Banned by Nazis, composer’s work appears onstage 90 years later

Video produced by Anne Azzi Davenport and edited by Justin Scuiletti.

What do dance and social justice have in common?

“No Longer Silent,” a new piece from the Alvin Ailey American Dance Theater, provides one answer. The piece is set to music by Erwin Schulhoff, a Jewish Czech composer whose work the Nazis labeled “degenerate” and banned.

Dance can help tell stories that have been historically underrepresented, says Robert Battle, artistic director at Alvin Ailey. Battle is the third leader of the dance company, having been selected to replace renowned dancer Judith Jamison five years ago.

Ailey formed the company in 1958 as a troupe that celebrated African-American culture. The company’s work “is really about … social justice, the notion of inspiring change or choosing some historical importance that he’s trying to convey,” he said. “And for me, I’ve been drawn to that kind of work.”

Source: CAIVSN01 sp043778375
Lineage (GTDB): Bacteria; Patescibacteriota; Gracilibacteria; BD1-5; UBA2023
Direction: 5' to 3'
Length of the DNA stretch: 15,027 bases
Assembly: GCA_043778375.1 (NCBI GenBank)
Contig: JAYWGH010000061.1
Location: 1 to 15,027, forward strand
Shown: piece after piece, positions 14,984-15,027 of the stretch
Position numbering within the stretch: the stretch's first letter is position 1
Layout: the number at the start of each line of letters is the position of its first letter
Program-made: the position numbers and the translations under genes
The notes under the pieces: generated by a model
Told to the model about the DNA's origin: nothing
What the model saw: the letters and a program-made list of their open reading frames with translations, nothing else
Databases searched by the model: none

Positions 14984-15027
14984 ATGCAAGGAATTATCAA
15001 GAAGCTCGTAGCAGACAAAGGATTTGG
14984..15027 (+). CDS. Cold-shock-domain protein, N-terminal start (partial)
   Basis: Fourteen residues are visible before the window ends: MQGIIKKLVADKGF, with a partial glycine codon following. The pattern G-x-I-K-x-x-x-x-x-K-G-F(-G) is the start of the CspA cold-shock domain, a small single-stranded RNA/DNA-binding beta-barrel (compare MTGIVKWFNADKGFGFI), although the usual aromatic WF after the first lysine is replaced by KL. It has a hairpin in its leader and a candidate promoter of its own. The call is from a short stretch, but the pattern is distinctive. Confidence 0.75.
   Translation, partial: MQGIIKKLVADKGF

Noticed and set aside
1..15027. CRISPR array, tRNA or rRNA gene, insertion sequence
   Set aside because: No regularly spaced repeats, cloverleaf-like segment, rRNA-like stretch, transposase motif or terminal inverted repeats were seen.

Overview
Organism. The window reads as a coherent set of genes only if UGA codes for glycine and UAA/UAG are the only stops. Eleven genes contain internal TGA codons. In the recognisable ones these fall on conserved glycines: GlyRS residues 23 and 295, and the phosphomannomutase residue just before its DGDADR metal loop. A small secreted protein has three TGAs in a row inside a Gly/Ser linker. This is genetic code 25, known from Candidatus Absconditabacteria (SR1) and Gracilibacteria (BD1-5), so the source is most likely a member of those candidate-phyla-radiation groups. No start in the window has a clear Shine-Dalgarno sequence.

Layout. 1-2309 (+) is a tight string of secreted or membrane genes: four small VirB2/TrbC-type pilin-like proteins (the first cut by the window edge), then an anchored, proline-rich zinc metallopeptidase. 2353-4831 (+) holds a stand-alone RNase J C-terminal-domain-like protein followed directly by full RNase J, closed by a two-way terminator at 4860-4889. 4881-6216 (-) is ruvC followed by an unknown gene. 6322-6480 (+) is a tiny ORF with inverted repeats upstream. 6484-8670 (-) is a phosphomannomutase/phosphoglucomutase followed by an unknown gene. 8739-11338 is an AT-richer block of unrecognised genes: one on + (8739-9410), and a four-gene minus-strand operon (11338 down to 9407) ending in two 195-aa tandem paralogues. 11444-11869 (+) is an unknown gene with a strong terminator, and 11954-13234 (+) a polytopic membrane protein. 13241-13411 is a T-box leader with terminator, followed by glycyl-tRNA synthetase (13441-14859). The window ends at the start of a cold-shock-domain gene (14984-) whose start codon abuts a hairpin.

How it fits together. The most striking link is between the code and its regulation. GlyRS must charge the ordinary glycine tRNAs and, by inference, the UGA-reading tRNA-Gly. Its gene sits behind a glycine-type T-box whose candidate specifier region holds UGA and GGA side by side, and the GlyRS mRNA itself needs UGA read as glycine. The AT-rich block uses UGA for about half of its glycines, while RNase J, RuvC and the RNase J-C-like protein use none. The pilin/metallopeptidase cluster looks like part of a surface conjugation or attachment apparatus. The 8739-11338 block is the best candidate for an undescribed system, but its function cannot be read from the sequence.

After the Nazis banned Schulhoff’s work in Germany, he tried to emigrate, but no country would take him in, including the U.S. He eventually became a Soviet citizen, but before he received his paperwork he was arrested, sent to a concentration camp in Bavaria and died a year later.

The piece is set to “Ogelala,” a piece that Schulhoff composed between 1922 and 1925. Battle said when he held Schulhoff’s score in his hands, “I felt I was holding his words in my hand. And then I knew I could tell the story.”

Watch the NewsHour tonight for more on Battle’s work with Alvin Ailey.